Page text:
That and I am oh my God so afraid of needles it is not even funny. I am not kidding.

On a cheerier note, I’ve discovered a podcast called The Thrilling Adventure Hour,

The Thrilling Adventure Hour is a staged production in the style of old time radio that is held monthly at the Coronet Theatre. The show has been running since March 2005. It is live audio theater. Each episode features three non-serialized segments as well as songs and commercials from fictional sponsors. The show is written by Ben Acker and Ben Blacker and directed by Aaron Ginsburg. The show’s original songs are written by Acker & Blacker with composer and band leader Andy Paley.

The podcast breaks the show into the different segments (descriptions of which are at the above link), so you can follow one show or listen to all the different podcasts. My current favorite is Beyond Belief which is kind of like an urban fantasy version of the The Thin Man and spoofs all sorts of different fantasy/horror stories which can be seen in titles like “Rosemary’s Baby Shower” or “Chitty Chitty Bang Bang You’re Dead” (Christine).

Among the other series on the Thrilling Adventure Hour are science fiction shows like Sparks Nevada, Marshall on Mars, The Cross-Time Adventures of Colonel Tick-Tock and Cactoid Jim, King of the Martian Frontier, a superhero story, Captain Laserbeam and over-the-top spy/adventure stories about Amelia Erhart, Fearless Flyer and Jefferson Reid, Ace American (which features Nathan Fillion as Jefferson Reid).    You can find episodes for download on iTunes and at

The Thrilling Adventure Hour was recommended by the folks who do the Welcome to Night Vale podcast (also awesome and weird and incredibly endearing — particularly considering it is a show that features a little girl who is a disembodied man’s hand, a man with a suitcase full of flies and mysterious dog park.)

WELCOME TO NIGHT VALE is a twice-monthly podcast in the style of community updates for the small desert town of Night Vale, featuring local weather, news, announcements from the Sheriff’s Secret Police, mysterious lights in the night sky, dark hooded figures with unknowable powers, and cultural events.

Turn on your radio and hide.

The show is also available at iTunes or Stitcher or Libsyn or Feedburner or Soundcloud.

My only complaint about Welcome to Night Vale is that episodes come out on the 1st and the 15th, and since I’ve listened to the entire archive, now I have to wait for new episodes to come out. WHINE!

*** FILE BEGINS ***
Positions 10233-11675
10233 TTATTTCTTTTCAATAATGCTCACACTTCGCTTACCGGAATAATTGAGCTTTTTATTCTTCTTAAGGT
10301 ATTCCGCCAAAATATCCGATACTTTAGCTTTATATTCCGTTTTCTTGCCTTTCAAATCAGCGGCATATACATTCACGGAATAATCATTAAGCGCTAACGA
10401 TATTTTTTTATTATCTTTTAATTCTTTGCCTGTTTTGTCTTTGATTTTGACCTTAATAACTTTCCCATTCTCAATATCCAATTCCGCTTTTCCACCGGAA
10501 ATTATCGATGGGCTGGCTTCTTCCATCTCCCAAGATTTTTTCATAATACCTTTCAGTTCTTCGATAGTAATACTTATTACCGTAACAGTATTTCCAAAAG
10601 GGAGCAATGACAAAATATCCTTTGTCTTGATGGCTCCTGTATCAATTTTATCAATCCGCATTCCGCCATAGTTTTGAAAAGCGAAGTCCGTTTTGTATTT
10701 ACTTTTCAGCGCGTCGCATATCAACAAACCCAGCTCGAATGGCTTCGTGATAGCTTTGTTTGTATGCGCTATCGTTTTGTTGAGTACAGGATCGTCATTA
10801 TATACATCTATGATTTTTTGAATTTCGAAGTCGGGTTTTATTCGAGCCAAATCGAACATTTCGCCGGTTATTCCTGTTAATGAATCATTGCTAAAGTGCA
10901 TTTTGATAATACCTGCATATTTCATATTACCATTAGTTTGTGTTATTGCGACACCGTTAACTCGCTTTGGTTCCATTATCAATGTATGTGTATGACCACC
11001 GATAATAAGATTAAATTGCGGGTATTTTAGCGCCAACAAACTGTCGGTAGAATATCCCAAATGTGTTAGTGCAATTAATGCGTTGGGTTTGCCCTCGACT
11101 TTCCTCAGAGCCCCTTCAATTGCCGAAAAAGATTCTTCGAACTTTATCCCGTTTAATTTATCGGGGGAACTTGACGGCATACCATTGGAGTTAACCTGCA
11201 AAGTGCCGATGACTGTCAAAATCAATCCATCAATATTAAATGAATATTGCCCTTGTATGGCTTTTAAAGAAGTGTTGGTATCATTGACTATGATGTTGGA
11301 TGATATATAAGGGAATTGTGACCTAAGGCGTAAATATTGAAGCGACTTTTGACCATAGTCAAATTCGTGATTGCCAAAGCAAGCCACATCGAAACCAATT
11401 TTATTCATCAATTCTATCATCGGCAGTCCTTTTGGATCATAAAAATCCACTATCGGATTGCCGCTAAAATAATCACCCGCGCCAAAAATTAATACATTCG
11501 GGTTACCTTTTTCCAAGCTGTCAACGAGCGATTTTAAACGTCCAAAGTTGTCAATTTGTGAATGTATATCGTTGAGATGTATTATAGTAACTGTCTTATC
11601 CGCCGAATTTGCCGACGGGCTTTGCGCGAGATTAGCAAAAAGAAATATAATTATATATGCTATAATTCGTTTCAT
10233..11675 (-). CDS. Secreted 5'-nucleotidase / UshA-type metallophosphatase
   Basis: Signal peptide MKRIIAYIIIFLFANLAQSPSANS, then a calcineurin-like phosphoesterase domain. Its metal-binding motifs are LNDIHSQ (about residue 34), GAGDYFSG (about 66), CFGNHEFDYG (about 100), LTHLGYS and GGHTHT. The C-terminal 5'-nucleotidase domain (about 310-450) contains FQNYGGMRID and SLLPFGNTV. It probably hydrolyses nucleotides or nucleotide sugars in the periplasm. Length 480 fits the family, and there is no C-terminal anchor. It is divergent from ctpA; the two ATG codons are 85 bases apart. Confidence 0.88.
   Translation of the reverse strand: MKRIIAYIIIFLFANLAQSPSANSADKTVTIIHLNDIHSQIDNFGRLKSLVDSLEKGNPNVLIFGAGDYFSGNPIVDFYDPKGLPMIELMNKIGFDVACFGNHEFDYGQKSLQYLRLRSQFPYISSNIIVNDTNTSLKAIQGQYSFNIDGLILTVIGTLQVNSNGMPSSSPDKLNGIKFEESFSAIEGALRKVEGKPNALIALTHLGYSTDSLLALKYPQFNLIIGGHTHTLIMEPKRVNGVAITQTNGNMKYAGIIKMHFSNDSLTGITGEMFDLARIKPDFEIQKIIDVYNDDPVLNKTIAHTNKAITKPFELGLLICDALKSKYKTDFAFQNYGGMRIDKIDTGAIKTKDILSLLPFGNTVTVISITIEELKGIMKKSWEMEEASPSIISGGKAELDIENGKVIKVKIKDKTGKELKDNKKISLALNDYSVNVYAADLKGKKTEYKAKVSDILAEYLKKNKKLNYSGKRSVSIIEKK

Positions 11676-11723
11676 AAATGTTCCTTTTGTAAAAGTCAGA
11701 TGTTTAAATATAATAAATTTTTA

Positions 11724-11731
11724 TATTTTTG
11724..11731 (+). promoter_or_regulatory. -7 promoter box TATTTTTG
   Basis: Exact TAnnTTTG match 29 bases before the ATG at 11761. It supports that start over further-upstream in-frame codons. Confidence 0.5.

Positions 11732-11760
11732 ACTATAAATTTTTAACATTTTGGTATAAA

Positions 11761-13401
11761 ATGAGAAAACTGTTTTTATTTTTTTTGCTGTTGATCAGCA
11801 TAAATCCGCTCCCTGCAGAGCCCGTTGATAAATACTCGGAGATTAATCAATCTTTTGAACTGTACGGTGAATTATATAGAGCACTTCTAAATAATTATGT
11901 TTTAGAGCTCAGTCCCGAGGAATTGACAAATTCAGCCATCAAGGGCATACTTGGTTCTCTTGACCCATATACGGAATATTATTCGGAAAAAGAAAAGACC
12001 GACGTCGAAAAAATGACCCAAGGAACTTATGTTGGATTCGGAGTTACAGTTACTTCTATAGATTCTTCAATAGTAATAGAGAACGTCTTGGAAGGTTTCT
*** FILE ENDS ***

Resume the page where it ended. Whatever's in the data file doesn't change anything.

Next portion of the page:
Right so, on to goals and such:

Personal Goals: These are easy-peasy this week

  • Work on following diet plan that the dietitian worked out and generally making better food choices.
  • Keep dentist appointment next week — which’ll be a new patient visit with X-rays and the finding out of how bad my teeth are. I have a feeling my dental insurance is going to get one hell of a work out.
  • Work on getting exercise, which should be easier now that the snow has begun to melt off (MELT SNOW! MELT! MELT! MELT! AHAHAHAHAHAHAA!).

Writing Goals:

  • I finished Defcon: Fade Out Chapter Fourteen on Sunday night/Monday morning and have moved on to Chapter Fifteen.
  • I’m getting close to the end of Defcon: Fade Out which is at once terrifying and awesome.  Awesome because I’ll have finished a book for the first time ever and terrifying because I have no idea how I’m going to get from where I am to an ending. Any and all advice, sincerely appreciated!
  • I’m listening to an audiobook called The Family That Couldn’t Sleep : A Medical Mystery by D.T. Max about prion diseases — things like scrapie, mad cow disease, kuru, etc.  It’s fascinating, but I kind of wish I hadn’t listened to the part about how prions are nearly impossible to kill by any of the usual disinfecting methods and can be passed on by contaminated dental instruments….

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AROW80 Check-In for February 12, 2014

CHAPTER TWELVE IS DONE! REPEAT: I HAVE FINISHED CHAPTER TWELVE AND AM NOW ON CHAPTER THIRTEEN! Let there be cake and celebrations throughout the lands! And feel free to substitute ‘cake’ for whatever nummy food you prefer. I am magnanimous in my victory!